With regard to evolutionary theory highlighting the possible ways that change can occur in societies, the work of Chris Knight (Blood Relations: Menstruation and the Origins of Culture) shows the way. Knight argues that we became human via a revolutionary sex strike ... you’ll learn more from radicalanthropologygroup.org.

There is an excerpt of Lee Smollin's The Trouble with Physics over at FT.com. Smollin was briefly interviewed on the BBC's Leading Edge yesterday. The book, in case you don't know, is an attack on the ubiquity of String Theory in physics (cf. Peter Woit's Not Even Wrong). String Theory is the attempt, within physics, to find a unifying Theory of Everything. The very idea, to me, is wrong-headed, but A New Theory of the Universe ("Biocentrism builds on quantum physics by putting life into the equation") has, nonetheless, just been proposed by Robert Lanza.

RSB-interviewee Chris Knight, (University of East London anthropologist) spoke to scholars at the Cradle of Language conference underway in Stellenbosch, South Africa recently (via Babel's Dawn):


A hundred thousand years ago (± thirty thousand years) human primate society was replaced by a human speaking community, shifting priorities from Darwinian issues to those of a symbolic culture ... The human speaking community is radically different [from primate society], according to Knight. Members who are in need of assistance can expect it. Parents routinely feed and educate their children in the ways of the family and community. Infirm elderly typically receive some support from their children. Dominance is not won but granted by the community, typically based on what they contribute to the group. Often this contribution comes in the form of wisdom, verbal co-operation that benefits the community. The transition from primate gestures and vocalizations to speech was not driven by a new brain as it was by the evolution of new strategies for cooperation.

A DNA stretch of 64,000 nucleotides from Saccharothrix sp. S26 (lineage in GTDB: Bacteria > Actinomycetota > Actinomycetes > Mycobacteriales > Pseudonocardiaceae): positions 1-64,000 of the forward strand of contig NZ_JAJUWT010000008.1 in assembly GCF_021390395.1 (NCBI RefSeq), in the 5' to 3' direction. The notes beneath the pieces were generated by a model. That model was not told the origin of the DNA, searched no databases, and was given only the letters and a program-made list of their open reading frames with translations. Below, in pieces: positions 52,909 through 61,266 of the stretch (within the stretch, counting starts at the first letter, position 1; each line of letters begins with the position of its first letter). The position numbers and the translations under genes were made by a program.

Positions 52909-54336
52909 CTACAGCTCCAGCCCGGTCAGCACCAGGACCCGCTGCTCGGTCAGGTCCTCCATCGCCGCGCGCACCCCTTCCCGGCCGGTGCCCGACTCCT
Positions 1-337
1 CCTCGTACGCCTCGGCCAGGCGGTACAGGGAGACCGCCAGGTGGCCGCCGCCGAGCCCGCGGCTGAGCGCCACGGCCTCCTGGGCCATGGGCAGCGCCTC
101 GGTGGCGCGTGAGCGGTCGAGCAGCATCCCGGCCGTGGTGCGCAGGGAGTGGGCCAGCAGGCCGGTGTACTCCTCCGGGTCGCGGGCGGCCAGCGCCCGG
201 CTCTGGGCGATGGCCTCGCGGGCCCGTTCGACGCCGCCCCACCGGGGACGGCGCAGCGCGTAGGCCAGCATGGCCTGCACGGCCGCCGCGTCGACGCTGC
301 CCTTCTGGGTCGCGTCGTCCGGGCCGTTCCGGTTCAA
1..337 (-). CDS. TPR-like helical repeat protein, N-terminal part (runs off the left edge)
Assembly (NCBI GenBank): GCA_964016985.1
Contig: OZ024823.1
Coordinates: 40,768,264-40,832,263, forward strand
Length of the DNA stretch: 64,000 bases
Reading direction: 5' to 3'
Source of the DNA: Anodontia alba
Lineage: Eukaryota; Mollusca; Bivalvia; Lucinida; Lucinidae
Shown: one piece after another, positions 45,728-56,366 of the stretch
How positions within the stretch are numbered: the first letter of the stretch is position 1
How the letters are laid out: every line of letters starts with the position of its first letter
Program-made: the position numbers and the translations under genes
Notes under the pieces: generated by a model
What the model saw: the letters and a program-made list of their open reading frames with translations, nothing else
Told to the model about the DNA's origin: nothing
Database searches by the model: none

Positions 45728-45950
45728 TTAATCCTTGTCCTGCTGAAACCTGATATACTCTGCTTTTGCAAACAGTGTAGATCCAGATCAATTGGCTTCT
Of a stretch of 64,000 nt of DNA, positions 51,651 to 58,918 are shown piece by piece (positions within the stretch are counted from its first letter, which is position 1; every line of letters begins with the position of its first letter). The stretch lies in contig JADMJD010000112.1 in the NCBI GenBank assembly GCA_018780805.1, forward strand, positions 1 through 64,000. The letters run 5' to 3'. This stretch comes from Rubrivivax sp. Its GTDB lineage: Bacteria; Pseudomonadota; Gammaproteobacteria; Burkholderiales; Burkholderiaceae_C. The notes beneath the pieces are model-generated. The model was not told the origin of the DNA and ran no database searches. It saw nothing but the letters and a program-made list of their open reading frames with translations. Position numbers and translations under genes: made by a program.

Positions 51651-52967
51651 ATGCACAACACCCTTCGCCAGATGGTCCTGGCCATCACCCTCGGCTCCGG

Nice review of The Goldilocks Enigma by Paul Davies by novelist Andrew Crumey:


To understand the enigma of the title, think of the way that stars burn. Stars are made of hot gas held together by gravity, and if the force of gravity were stronger than it is, stars would burn far more quickly and expire sooner. Our own Sun would have had a lifetime of only a few million years instead of the five billion it has already enjoyed, and life on our planet could never have had time to evolve. Equally, if gravity were weaker, then stars would burn too dimly, and their energy output would not support life. It seems that the strength of gravity, like Baby Bear's porridge, is "just right".